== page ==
Boris Johnson is facing calls to close every school in England after an embarrassing government U-turn which means all primary schools in London will remain shut next week.
A union leader claimed what was right for London was right for the rest of the country and called on ministers to “do their duty” and close all primary and secondary schools to contain the coronavirus.
The demand, from the joint general secretary of the National Education Union, Mary Bousted, came after Education Secretary Gavin Williamson bowed to pressure to close all primary schools in the capital.
Dr Bousted has said her union would be holding an emergency meeting today to discuss the “chaos which is engulfing our schools”.
Full list of areas where primary schools face delayed return
Primary schools to remain shut in London
In an abrupt policy reversal following protests and threats of legal action by local authorities, Mr Williamson also signalled more schools outside London could close by warning that the list of closures is being kept under review.
On Wednesday, in a hastily arranged statement to MPs on bringing children back to school this term, Mr Williamson said that the majority of primary schools in England would open as planned on Monday 4 January.
The Department for Education later released a list of 50 education authorities in the south of England – including 22 of London’s 32 boroughs – where COVID-19 infection rates were highest and whose primary schools would be closed to most pupils for the first two weeks of term.
But to the fury of council leaders, headteachers and MPs of all parties, the government’s list included some boroughs where transmission rates were relatively low and omitted others where the rates were high.
Now, after the latest in a series of U-turns by the embattled education secretary, primary schools in all 32 London boroughs will be closed to all but vulnerable children and those of critical workers.
Announcing his climbdown, Mr Williamson said: “Children’s education and wellbeing remains a national priority. Moving further parts of London to remote education really is a last resort and a temporary solution.
“As infection rates rise across the country, and particularly in London, we must make this move to protect our country and the NHS. We will continue to keep the list of local authorities under review, and reopen classrooms as soon as we possibly can.”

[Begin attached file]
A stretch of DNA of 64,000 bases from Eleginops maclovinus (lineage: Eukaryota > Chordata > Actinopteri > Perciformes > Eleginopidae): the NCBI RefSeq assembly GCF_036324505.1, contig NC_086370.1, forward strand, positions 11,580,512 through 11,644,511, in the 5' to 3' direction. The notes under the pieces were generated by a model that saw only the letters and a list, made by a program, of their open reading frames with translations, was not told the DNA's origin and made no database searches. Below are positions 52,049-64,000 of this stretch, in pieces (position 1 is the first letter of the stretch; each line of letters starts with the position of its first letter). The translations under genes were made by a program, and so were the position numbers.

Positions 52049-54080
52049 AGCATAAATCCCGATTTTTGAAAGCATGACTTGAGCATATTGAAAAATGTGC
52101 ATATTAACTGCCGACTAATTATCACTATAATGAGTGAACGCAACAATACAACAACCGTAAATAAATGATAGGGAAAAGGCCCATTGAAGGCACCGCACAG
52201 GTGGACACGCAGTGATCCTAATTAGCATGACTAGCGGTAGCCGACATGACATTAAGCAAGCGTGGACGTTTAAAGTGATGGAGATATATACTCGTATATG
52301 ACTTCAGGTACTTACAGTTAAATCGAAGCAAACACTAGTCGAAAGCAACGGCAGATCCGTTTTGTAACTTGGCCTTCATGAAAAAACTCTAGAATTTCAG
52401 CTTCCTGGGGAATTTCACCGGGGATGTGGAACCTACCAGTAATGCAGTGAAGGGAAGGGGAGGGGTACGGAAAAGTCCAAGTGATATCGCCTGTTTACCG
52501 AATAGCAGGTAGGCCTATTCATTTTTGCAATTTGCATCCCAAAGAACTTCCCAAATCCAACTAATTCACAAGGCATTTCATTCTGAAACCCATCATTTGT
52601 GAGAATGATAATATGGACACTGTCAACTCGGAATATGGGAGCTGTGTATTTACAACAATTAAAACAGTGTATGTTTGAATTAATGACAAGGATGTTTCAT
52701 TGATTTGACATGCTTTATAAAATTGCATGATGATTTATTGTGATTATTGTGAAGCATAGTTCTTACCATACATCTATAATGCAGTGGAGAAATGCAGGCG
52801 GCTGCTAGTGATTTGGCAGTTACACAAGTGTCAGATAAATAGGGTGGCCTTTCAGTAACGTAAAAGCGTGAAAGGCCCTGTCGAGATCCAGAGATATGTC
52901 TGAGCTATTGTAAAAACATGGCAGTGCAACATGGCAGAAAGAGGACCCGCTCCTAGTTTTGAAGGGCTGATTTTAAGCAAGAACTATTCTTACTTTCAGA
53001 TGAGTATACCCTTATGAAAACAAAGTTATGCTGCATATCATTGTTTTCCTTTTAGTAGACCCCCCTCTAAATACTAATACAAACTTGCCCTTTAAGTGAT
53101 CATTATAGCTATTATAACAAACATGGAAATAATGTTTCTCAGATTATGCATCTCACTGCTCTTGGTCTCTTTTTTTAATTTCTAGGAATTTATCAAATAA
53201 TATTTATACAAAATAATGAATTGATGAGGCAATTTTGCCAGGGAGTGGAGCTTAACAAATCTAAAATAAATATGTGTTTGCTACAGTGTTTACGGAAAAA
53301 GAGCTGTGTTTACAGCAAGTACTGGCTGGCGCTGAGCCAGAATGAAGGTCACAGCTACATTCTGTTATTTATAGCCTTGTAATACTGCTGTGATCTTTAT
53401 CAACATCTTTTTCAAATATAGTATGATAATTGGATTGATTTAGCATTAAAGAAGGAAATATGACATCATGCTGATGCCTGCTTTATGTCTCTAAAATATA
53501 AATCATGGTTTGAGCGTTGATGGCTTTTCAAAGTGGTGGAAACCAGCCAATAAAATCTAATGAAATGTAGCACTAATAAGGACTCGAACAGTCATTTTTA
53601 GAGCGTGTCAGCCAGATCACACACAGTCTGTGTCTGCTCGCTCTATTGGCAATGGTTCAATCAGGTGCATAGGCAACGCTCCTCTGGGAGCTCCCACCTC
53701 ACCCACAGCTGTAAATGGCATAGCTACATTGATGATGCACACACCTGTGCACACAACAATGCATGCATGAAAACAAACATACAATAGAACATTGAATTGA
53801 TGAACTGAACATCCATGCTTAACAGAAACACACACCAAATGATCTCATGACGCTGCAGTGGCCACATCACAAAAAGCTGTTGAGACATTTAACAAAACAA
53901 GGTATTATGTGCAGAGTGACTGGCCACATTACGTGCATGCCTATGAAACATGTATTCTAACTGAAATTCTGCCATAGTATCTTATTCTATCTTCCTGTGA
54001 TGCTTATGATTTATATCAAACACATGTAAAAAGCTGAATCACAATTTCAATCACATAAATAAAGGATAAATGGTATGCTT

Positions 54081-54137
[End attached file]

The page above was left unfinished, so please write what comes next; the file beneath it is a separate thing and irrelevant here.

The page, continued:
But Dr Bousted told The Daily Telegraph: “The question has to be asked: why are education ministers so inadequate and inept? Who is advising them? And what is right for London is right for the rest of the country.
“With the highest level of COVID infection and hospitals buckling under the tsunami of very ill patients, it is time for ministers to do their duty – to protect the NHS by following SAGE advice and close all primary and secondary schools to reduce the R rate below one.”
The pandemic is worsening hour by hour. @NEUnion has called an emergency executive meeting tomorrow. We will then issue new, urgent advice regarding the proposed opening of primary schools on 4 Jan. These developments will affect those returning to work on Monday #MakeSchoolsSafe pic.twitter.com/WWLN961VsA
— National Education Union (@NEUnion) January 1, 2021
And another teachers’ union leader, NASUWT general secretary Dr Patrick Roach, said: “Yet again, parents, pupils and staff are having to deal with the consequences of yet more last-minute chaotic announcements from the government.
“In just a matter of days, the government’s plans for the safe reopening of schools are unravelling.
“Primary schools and parents in Tier 4 areas across the country will no doubt wonder why the government regards the risks to their health and safety as less significant than in other Tier 4 areas in London and the southeast of England.
“All teachers, education staff and pupils, irrespective of where they live, work or are educated, deserve the same levels of protection in the face of this highly deadly and highly contagious virus.”
The military will help set up coronavirus testing at England’s secondary schools and colleges
Labour’s shadow education secretary Kate Green also raised the prospect of more school closures in Tier 4 areas outside London and south east England.
“This is yet another government U-turn creating chaos for parents just two days before the start of term,” she said.
“Gavin Williamson’s incompetent handling of the return of schools and colleges is creating huge stress for parents, pupils, and school and college staff and damaging children’s education.
“This U-turn was needed to provide consistency in London.
“However, Gavin Williamson must still clarify why some schools in Tier 4 are closing and what the criteria for reopening will be.”
28 Dec: Dr Bharat Pankhania believes more plans are needed to deal with coronavirus at schools
Whitehall sources told Sky News the London U-turn was a collective government decision, taken with the backing of the Department of Health, Public Health England and local public health officials – and not “the stroke of a pen” by Mr Williamson.
Giving his backing to the education secretary, Health Secretary Matt Hancock said: “Over the past week we have seen infections and hospitalisations rise sharply across London and hospitals are coming under increased pressure.
“While our priority is to keep as many children as possible in school, we have to strike a balance between education and infection rates and pressures on the NHS.
“The situation in London continues to worsen and so today we are taking action to protect the public and reduce the spread of this disease in the community.”